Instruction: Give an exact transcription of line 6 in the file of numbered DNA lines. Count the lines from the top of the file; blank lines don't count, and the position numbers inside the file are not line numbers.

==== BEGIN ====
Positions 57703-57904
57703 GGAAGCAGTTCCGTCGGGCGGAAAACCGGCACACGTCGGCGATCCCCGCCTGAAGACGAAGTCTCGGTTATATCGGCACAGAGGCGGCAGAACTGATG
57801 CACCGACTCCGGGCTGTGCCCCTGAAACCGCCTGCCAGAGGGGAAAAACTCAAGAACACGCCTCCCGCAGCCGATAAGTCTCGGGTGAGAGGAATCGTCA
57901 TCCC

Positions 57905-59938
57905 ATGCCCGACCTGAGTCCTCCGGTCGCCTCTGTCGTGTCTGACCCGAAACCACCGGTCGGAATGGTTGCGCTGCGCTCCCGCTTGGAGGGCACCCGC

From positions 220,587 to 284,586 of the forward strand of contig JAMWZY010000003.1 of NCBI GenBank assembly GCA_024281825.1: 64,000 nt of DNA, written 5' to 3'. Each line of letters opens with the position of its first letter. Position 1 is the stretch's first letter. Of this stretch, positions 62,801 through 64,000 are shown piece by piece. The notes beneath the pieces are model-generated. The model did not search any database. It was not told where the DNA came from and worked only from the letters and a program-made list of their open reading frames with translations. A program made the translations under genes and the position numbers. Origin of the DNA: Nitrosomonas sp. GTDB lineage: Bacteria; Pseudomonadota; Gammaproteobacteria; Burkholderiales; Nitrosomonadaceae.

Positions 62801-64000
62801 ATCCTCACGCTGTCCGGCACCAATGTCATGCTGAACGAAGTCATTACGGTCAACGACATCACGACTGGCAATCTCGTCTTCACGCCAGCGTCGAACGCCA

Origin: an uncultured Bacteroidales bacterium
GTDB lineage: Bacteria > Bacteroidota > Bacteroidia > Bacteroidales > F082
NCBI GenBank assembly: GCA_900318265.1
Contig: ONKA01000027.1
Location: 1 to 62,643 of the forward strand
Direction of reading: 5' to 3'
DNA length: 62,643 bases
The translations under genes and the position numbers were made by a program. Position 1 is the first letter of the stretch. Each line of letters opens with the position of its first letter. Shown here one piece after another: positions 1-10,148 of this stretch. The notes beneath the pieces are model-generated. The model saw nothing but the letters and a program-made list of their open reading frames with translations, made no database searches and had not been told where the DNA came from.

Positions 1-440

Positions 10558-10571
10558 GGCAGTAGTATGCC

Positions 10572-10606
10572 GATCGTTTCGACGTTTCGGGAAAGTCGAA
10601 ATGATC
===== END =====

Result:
57905 ATGCCCGACCTGAGTCCTCCGGTCGCCTCTGTCGTGTCTGACCCGAAACCACCGGTCGGAATGGTTGCGCTGCGCTCCCGCTTGGAGGGCACCCGC